I started working as a nurse and directly into hospice when I was 58 years old. Although I had been in the medical field in other roles and had lost friends and relatives of my own, I didn’t really understand the scope of care in death and dying until I came to work for Transitions. My mother died in hospice half-way through nursing school and I thought she had very good care; in fact, the nurses were a big reason I wanted to work with hospice patients. Now, after being a hospice nurse myself for five years and caring for many patients and families through this difficult but often beautiful time, I know that it could have been better back to my mother’s time.
I also know that my initial reasons for working in hospice are still my reasons for staying. I’ve been with only one company as a nurse because Transitions takes good care of our patients like we would our own families. As hospice nurses, we offer comfort care instead of invasive measures, a shoulder to cry on instead of a never-ending parade of experts, education instead of a lecture.
As a Transitions Hospice nurse, I have the time to get to know my patients as well as their families and to do the little things that make their life more enjoyable and their loved one’s death less traumatic. I remember joining hands with an Italian family and singing a round of “That’s Amore” as their mother passed peacefully and her son saying, “We couldn’t have planned a better end for her.” I loved obtaining an order for beer with lunch and dinner for my patient who always requested “a shot and a beer” when asked what I could get her. And one of my favorites, scouting garage sales for a lamp for my little lady who thought her room at the nursing home was “too dark and dreary,” as she would often say.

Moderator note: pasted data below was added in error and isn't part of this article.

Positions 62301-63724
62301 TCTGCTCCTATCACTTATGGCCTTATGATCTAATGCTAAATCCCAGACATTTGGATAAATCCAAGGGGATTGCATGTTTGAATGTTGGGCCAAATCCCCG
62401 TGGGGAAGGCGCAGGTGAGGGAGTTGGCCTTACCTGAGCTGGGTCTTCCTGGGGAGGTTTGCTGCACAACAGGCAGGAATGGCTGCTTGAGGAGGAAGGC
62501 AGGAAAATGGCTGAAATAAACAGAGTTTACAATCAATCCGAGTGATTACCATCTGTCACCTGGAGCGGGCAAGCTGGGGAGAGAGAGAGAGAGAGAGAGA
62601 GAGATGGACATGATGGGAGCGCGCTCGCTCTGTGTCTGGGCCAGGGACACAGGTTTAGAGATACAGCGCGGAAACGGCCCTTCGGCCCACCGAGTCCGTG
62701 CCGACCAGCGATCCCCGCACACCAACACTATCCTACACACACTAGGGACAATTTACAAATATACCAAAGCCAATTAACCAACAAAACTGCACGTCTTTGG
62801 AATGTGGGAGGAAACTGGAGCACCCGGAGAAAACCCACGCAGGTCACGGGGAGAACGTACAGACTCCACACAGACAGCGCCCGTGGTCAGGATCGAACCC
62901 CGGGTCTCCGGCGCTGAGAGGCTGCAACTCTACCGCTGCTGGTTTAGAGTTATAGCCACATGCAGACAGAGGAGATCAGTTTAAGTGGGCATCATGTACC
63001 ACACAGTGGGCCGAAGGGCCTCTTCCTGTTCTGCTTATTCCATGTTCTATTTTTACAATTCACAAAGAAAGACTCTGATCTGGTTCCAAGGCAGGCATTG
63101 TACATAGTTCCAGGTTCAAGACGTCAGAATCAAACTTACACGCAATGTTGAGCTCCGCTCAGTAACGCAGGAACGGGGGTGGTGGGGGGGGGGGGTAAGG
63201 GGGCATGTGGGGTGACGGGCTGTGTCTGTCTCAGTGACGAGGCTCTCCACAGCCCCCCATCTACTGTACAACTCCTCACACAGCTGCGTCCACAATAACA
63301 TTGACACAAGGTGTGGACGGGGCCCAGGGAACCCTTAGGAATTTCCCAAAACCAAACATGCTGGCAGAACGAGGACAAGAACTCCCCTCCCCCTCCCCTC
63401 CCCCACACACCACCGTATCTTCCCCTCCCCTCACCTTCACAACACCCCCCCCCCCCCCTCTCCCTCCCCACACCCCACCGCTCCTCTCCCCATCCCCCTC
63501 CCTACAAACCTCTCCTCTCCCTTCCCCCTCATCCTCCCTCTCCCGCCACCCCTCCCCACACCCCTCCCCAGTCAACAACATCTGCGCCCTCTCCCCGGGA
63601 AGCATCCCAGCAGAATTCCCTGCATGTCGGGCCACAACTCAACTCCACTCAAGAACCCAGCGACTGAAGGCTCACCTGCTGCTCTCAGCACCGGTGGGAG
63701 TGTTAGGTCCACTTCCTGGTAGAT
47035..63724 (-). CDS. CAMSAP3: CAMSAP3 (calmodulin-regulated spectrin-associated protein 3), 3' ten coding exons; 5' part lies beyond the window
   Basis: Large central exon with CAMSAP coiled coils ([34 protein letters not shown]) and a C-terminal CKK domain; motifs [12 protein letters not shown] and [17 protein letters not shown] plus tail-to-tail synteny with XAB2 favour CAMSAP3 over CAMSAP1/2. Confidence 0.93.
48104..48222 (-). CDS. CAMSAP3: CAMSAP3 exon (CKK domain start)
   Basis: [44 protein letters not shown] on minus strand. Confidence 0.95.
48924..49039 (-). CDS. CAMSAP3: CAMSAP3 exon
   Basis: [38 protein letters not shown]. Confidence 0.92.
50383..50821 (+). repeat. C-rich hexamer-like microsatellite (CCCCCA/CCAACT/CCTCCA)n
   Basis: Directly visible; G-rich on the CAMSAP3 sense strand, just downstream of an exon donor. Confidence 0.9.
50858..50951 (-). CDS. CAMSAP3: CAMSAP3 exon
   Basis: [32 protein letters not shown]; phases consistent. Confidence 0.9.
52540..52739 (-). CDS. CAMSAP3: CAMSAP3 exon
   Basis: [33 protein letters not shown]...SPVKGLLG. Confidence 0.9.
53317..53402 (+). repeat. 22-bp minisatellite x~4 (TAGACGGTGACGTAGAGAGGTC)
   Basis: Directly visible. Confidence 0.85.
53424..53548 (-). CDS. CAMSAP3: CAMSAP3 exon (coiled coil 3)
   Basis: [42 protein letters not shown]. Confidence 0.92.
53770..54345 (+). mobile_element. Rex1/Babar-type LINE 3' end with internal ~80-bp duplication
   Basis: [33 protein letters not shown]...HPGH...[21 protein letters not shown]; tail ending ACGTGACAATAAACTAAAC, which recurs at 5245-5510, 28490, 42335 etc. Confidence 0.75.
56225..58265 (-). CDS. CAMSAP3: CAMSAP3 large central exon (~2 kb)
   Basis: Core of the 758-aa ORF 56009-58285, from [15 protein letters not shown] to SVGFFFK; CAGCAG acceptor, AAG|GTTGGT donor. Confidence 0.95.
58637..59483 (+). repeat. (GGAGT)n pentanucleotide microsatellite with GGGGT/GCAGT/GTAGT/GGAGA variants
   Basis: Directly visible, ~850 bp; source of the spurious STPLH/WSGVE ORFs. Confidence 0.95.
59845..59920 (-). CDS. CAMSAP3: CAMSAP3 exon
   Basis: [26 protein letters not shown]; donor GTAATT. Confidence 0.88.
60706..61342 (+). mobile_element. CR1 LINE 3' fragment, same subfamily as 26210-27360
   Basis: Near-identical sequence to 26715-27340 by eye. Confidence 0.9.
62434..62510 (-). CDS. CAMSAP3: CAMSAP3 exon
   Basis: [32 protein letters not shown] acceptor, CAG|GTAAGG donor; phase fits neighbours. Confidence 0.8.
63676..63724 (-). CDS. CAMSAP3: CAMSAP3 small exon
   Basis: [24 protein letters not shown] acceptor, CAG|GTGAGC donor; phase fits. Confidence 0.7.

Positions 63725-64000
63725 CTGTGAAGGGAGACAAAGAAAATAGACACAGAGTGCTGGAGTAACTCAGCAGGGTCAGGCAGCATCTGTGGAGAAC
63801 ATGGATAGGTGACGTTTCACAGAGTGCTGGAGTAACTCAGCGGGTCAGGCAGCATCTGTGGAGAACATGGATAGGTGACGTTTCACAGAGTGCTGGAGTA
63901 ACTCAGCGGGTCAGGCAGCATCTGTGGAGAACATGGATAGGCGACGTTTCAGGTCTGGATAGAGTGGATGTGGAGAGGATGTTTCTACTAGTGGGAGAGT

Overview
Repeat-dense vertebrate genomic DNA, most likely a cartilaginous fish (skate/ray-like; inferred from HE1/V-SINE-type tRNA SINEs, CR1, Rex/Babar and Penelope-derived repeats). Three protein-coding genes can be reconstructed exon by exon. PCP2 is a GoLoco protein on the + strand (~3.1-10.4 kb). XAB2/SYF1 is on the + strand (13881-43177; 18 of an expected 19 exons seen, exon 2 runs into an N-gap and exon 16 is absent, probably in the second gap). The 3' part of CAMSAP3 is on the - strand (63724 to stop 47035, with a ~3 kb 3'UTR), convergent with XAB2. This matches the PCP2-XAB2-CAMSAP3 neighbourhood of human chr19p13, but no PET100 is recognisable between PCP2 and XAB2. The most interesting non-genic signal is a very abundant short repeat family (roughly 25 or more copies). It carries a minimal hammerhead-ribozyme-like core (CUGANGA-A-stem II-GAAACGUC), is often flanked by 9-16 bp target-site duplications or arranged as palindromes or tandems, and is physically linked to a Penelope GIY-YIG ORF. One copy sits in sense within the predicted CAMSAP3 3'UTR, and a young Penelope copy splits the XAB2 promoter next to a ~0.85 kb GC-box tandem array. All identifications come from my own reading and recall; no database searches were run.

At one point last year, it was a family member who needed Transitions care. When my father-in-law was dying and I told the family that we could keep him at home, Transitions staff were there 24/7 through those last days. My in-laws had never experienced anything like that and were so comforted by the fact that he could die at home with his wife of 71 years at his side.
We have three commandments at Transitions: Commit to Hospice, Always Do the Right Thing, and Each Person is an Individual and Unique. I consider being a Transitions Hospice nurse a privilege because I have the opportunity to live those three principles every day and in my belief, these three set us apart from others. These take end of life care to a new level and indeed, make every patient’s final days count.
Susan is a Nurse Case Manager for Transitions Hospice. She has been in the medical field in a variety of roles for over 40 years, but calls hospice her “true calling.” Susan is a wife to David, mother to Natalie and Gwen, and grandmother to Morgan and Ellie. Her family is her passion, and her love of camping and travel is known to all. She intends to explore complementary medical practices such as Reiki and Reflexology to add to her holistic care of others.